Well, thanks Heather for having me here I may incredible, maniacally focused leader around diversity and inclusion and a lot of that comes from my own lived experience. And so therefore, I do share quite openly to help others with their own journey. So my story I'm so actually come from very, very difficult beginnings. And it did actually inform how living out loud I was, and or what I told on a public forum versus in a smaller setting. So I'm born to a drug addict, a teenage mother, who many years later, I found out came out as lesbian while she was in jail. And I that initially probably caused me to sort of reel a little bit in terms of how comfortable I was with my own sexuality look like. At age 14, however, when I was in high school, in a Catholic High School in a relatively small town, I came out as bisexual. Although I did it mostly guys at that point, and some of that was just access to other people in the queer community in the town I was in. And then when I got relocated to a much larger city, and met one of my first friends was a gay man who took me to the geek community, I met women that I started dating and then later met and married a woman who I was with for 11 years and vacillated at times between my bisexual I'm a lesbian until I think as I matured, and grew and got a little bit more comfortable in my skin. got comfortable with my queerness I don't love labels, I, you know, I guess I would say bisexual, although my daughter tells me because I would be open to sleeping with trans people, I should say that I'm Pam, I just prefer the word clear. I did separate from my wife, who unfortunately passed away a couple of years after that from from her second bout of cancer. And I'm now married to a man. And I'm in this amazing family where, you know, I'm open have been open to dating, those people that I'm attracted to, and I think are great humans, to a man who often gets mistaken as a gay man, because he's very fit. He likes to dance, he used to teach massage therapy. I have this huge, hulking, incredibly straight son, but looking and certainly dating girls, and then I have a daughter who's queer, who came out at age 11, or 12 is initially bisexual to lesbian who now in the last, you know, six or eight weeks is gender questioning. So that's my story.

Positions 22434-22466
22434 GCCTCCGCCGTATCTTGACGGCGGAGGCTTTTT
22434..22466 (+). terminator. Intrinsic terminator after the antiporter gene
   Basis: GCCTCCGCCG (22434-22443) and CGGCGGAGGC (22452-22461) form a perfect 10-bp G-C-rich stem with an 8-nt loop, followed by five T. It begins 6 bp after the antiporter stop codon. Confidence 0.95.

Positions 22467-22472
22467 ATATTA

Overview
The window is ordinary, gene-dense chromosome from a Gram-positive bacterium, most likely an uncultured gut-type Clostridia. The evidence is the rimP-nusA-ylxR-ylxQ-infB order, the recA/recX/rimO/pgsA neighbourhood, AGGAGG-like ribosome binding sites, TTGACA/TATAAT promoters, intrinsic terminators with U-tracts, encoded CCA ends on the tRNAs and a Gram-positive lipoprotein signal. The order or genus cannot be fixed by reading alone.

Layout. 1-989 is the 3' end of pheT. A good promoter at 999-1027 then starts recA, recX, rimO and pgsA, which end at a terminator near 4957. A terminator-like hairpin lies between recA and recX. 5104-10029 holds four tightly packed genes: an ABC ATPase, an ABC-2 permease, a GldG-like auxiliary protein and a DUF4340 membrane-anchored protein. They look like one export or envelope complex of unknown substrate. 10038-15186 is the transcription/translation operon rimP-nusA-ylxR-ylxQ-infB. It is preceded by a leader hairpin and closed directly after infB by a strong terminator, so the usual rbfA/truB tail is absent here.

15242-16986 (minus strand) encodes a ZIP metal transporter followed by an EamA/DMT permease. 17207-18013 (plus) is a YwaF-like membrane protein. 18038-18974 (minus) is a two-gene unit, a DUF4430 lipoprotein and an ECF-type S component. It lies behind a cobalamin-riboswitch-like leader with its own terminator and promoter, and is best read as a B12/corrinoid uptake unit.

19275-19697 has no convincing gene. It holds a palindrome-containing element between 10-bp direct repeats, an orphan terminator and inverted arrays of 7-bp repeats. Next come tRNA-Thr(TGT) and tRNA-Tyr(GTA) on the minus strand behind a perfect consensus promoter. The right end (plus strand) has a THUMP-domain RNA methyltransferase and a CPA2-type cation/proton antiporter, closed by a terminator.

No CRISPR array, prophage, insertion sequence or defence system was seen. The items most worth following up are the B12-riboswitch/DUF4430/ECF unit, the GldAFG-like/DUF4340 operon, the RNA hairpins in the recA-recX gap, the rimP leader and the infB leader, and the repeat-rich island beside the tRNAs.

Heather Hester: